Henry Jones: ‘Every Delay is Not a Denial’

Ring Announcer's 30-Year Quest to be Realized

Popular ring announcer Henry "Discombobulating" Jones has created an Anti-Bullying public service announcement featuring DC boxing stars Daryl Tyson (former NABF & WBC Continental Americas champion), DeMarcus Corley (former WBO world champion), Darrell Coley (former NABF champion), and Vincent Pettway (Former IBF champion). Jones is trying to get it aired nationally.
Popular ring announcer Henry "Discombobulating" Jones has created an Anti-Bullying public service announcement featuring DC boxing stars Daryl Tyson (former NABF & WBC Continental Americas champion), DeMarcus Corley (former WBO world champion), Darrell Coley (former NABF champion), and Vincent Pettway (Former IBF champion). Jones is trying to get it aired nationally.

By WI Webstaff, The Washington Informer

D.C.-based ring announcer Henry “Discombobulating” Jones has been on a circuitous, somewhat curious journey for 30 years now, trying to break into pro boxing’s mainstream. That quest will be fulfilled next week.

Jones will make his Showtime Boxing debut in Philadelphia on Friday, Nov. 16 at 9 p.m., three decades after he began announcing cards in 1988 for local promoter Tyrone Johnson.

Prior to becoming a ring announcer, Jones tried his hand at stage acting but quit when the producer told him he had presence, but it would take maybe 40 years before he could play Othello because he hadn’t been through enough pain yet. Jones begged to differ and looked for something else.

He tried his hand at stage comedy but questioned if he had what it takes after being hit with eggs one night while opening for a square-jawed guy named Jay Leno (“that’s when I realized the ‘yolk’ was on me!”). He tried it again but walked away for good after an open mic audition at the old Improv on Connecticut Avenue, when he had to follow a then-unknown comic from D.C. named Chris Thomas, who got a standing ovation. When Jones handed in his card in after hearing Chris, the host told him it was probably a good decision.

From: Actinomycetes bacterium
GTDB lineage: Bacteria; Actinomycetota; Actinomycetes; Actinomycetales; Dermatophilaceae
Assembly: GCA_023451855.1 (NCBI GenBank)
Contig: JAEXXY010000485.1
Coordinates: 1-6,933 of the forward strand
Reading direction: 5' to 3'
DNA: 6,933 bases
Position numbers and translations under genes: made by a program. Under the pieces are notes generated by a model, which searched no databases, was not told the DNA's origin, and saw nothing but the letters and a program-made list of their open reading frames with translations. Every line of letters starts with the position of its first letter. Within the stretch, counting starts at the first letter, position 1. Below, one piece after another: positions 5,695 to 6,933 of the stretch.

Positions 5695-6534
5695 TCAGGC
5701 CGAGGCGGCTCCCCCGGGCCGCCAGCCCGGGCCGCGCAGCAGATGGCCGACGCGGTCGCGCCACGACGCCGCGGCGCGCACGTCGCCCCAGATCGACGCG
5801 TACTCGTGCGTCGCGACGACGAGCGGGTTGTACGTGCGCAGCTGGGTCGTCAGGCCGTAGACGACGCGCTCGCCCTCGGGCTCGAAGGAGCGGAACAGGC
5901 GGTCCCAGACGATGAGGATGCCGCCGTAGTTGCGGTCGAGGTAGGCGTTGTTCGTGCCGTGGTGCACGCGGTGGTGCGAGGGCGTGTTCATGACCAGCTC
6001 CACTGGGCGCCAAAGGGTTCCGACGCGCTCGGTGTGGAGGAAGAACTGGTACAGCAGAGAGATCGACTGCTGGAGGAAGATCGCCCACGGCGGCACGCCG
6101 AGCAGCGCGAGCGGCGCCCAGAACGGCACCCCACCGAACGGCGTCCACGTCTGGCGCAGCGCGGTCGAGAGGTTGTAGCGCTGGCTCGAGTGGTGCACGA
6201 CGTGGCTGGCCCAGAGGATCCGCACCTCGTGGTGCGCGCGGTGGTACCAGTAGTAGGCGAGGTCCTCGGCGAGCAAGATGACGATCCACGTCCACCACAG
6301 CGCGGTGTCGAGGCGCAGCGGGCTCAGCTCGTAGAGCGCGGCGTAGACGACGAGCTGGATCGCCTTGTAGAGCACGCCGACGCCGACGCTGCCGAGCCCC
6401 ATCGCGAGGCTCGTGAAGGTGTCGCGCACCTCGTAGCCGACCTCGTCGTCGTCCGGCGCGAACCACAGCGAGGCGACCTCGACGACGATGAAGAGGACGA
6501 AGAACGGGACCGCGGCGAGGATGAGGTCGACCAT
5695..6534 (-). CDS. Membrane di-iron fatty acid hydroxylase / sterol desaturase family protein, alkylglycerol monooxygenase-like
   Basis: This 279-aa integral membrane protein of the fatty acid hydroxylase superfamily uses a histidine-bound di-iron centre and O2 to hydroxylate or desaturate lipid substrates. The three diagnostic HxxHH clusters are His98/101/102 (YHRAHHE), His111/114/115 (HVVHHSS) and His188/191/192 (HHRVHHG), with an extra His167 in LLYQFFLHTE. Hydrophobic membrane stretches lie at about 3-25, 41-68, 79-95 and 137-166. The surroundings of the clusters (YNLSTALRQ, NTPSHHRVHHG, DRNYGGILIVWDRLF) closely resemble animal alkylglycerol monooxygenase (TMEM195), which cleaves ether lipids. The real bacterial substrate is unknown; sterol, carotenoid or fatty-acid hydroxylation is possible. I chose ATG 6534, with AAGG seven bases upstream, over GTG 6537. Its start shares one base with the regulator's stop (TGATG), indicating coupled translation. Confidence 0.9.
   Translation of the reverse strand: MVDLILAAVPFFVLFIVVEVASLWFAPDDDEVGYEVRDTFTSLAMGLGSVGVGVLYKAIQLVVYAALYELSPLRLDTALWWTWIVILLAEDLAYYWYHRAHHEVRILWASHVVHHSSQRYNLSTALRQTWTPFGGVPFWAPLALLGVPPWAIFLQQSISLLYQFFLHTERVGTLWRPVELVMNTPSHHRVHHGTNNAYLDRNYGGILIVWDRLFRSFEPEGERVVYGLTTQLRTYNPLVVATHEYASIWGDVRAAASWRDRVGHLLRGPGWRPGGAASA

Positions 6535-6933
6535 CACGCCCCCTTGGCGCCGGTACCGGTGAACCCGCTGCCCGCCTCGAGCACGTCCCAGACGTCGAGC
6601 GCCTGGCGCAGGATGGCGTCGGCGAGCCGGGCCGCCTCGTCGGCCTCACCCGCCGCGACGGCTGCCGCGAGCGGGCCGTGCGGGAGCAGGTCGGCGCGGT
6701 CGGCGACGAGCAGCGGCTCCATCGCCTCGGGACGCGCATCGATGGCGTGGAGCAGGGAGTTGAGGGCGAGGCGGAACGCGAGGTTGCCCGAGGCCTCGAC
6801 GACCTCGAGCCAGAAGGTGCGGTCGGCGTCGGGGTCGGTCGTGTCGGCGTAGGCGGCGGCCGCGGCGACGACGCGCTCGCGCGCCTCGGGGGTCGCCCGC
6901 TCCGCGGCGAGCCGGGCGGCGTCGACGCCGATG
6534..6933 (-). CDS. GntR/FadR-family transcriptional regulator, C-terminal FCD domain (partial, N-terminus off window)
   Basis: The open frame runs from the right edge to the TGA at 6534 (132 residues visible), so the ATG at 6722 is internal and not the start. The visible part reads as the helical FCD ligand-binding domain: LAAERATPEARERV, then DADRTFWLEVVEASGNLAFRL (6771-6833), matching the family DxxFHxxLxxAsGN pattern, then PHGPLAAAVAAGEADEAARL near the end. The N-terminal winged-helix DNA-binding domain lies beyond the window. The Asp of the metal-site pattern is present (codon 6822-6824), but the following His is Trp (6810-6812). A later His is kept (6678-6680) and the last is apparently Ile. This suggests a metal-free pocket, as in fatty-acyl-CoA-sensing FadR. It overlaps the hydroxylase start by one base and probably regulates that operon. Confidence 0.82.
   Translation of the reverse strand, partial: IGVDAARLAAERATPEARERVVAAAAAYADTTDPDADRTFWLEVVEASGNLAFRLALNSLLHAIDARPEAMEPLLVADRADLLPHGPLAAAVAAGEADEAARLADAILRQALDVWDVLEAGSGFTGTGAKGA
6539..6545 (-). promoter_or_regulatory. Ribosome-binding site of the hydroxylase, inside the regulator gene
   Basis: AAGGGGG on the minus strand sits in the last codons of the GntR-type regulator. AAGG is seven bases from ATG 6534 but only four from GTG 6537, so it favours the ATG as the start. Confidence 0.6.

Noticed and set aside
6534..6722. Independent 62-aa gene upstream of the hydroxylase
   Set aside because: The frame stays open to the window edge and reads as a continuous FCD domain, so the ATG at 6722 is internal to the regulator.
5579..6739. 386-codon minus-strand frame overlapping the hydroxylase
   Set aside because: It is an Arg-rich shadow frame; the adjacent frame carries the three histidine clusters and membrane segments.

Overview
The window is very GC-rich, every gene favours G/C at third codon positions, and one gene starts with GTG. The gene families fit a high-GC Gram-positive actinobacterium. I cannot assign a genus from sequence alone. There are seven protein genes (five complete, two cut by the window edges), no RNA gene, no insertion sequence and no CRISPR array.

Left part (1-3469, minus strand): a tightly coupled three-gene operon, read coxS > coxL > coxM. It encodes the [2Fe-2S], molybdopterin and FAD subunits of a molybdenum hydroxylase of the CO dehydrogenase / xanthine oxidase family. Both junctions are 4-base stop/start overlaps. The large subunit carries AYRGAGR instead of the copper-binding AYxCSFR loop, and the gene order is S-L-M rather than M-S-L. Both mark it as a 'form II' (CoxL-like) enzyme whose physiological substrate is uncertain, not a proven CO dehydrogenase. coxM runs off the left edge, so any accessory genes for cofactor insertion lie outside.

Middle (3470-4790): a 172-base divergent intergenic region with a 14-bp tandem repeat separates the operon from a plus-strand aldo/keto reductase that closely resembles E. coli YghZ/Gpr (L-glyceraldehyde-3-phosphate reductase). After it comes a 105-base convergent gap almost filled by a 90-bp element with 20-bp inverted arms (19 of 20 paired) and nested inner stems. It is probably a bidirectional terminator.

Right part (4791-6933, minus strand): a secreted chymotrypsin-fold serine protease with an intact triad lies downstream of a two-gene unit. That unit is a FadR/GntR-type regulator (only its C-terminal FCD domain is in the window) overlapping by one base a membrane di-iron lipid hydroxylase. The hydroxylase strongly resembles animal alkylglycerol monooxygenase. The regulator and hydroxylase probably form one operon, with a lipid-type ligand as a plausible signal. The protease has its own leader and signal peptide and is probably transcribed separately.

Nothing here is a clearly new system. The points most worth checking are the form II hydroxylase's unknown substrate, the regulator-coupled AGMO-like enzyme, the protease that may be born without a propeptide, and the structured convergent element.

It was also a good decision that he didn’t quit his day job with D.C. government. Jones has been a social worker for 36 years, and currently supervises a unit created by Mayor Muriel Bowser that deals with missing and runaway youths. But something was still missing and he was on a mission to find out just what was lacking in his life.

“There is no doubt I was traumatized coming up in elementary and grade schools when I was always the understudy to the main character in stage plays — always a Caucasian — but never got a chance to get on stage to showcase my talents,” he said. “I had developed a photographic memory and would recite lines from behind the curtain to the actors.”

Given that symbolism, Jones has been waiting in the wings for a very long time.

“I certainly thank the Master for giving me the vision, strength and longevity to pursue my dream and stay resolute to achieve something unprecedented despite the …’challenges’ ..we’ll say … as the foremost African-American ring announcer in pro boxing history,” he said. “One would have to go all the way back to 1947 when a gentleman named Joe Bostic out of California became the first licensed African-American ring announcer. It would take him 25 years before he was allowed to announce in Madison Square Garden. He just wanted to break that color barrier in that position and quit soon after, becoming the premier gospel DJ in NYC.

“After him there was a guy in the early ’70s out of the Kronk Gym in Detroit, made famous by Tommy Hearns and his manager Emmanuel Steward, who later became a color commentator for HBO,” Jones said. “Manny told me that the networks would not allow his ring announcer, Jim Ingram, to appear regularly on TV because of his dark pigmentation. He said Mr. Ingram died in the late ’80s from a cardiac condition … but with a broken heart as well in not being allowed to announce in prime time like his contemporaries in the position.

“I feel as if I am channeling the spirits of these predecessors of mine and continue to draw inspiration from their stories,” he said. “I take even greater pride in how I am using this rather curious celebrity status to reach — and teach — our youth to follow their own noble causes and aspirations, to never be discouraged in striving for their own breakthroughs, so they can become victorious in their own good fights … in life!”

Jones has penned a novel, “It’s More Than a Notion,” which tells of overcoming great adversities by having even greater character and faith. The foreword was written by his mentor and perhaps the most renowned ring announcer, Michael Buffer (“Let’s get ready to rumble!”). A script is in the works based on the book, as is a documentary by the local BruceBrown Filmworks.

Jones can be reached on Twitter @announcerjones, on Facebook (Discombobulating Jones) and via email henryjonesfeb1956@gmail.com. He will work a pro MMA card at THEARC Boys and Girls Club (1901 Mississippi Ave SE) at 7 pm Nov. 10 and a pro boxing card at the St. Elizabeths East Entertainment and Sports Arena on Dec. 1. For ticket information, call 301-841-5584.

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